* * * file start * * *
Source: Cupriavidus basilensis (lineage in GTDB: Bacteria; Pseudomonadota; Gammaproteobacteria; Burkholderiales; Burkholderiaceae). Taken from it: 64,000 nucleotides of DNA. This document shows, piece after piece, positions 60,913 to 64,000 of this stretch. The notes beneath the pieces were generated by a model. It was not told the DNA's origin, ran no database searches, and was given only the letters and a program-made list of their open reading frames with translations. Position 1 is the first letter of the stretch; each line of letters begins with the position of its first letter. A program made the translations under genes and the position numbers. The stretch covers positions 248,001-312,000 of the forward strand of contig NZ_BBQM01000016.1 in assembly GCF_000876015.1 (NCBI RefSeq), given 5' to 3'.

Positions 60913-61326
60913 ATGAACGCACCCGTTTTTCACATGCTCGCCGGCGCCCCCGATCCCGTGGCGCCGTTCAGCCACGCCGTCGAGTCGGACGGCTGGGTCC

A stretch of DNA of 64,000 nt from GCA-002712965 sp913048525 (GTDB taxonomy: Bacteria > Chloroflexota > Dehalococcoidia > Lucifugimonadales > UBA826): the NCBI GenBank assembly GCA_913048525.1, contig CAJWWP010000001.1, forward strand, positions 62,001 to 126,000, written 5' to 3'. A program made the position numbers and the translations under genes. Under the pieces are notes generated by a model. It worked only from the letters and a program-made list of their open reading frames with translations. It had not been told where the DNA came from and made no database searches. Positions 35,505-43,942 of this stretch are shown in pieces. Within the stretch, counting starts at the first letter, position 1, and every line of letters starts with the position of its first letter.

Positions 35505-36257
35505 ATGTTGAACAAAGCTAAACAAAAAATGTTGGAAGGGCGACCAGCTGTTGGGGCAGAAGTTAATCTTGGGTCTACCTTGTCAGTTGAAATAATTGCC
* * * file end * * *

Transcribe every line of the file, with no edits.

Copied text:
Source: Cupriavidus basilensis (lineage in GTDB: Bacteria; Pseudomonadota; Gammaproteobacteria; Burkholderiales; Burkholderiaceae). Taken from it: 64,000 nucleotides of DNA. This document shows, piece after piece, positions 60,913 to 64,000 of this stretch. The notes beneath the pieces were generated by a model. It was not told the DNA's origin, ran no database searches, and was given only the letters and a program-made list of their open reading frames with translations. Position 1 is the first letter of the stretch; each line of letters begins with the position of its first letter. A program made the translations under genes and the position numbers. The stretch covers positions 248,001-312,000 of the forward strand of contig NZ_BBQM01000016.1 in assembly GCF_000876015.1 (NCBI RefSeq), given 5' to 3'.

Positions 60913-61326
60913 ATGAACGCACCCGTTTTTCACATGCTCGCCGGCGCCCCCGATCCCGTGGCGCCGTTCAGCCACGCCGTCGAGTCGGACGGCTGGGTCC

A stretch of DNA of 64,000 nt from GCA-002712965 sp913048525 (GTDB taxonomy: Bacteria > Chloroflexota > Dehalococcoidia > Lucifugimonadales > UBA826): the NCBI GenBank assembly GCA_913048525.1, contig CAJWWP010000001.1, forward strand, positions 62,001 to 126,000, written 5' to 3'. A program made the position numbers and the translations under genes. Under the pieces are notes generated by a model. It worked only from the letters and a program-made list of their open reading frames with translations. It had not been told where the DNA came from and made no database searches. Positions 35,505-43,942 of this stretch are shown in pieces. Within the stretch, counting starts at the first letter, position 1, and every line of letters starts with the position of its first letter.

Positions 35505-36257
35505 ATGTTGAACAAAGCTAAACAAAAAATGTTGGAAGGGCGACCAGCTGTTGGGGCAGAAGTTAATCTTGGGTCTACCTTGTCAGTTGAAATAATTGCC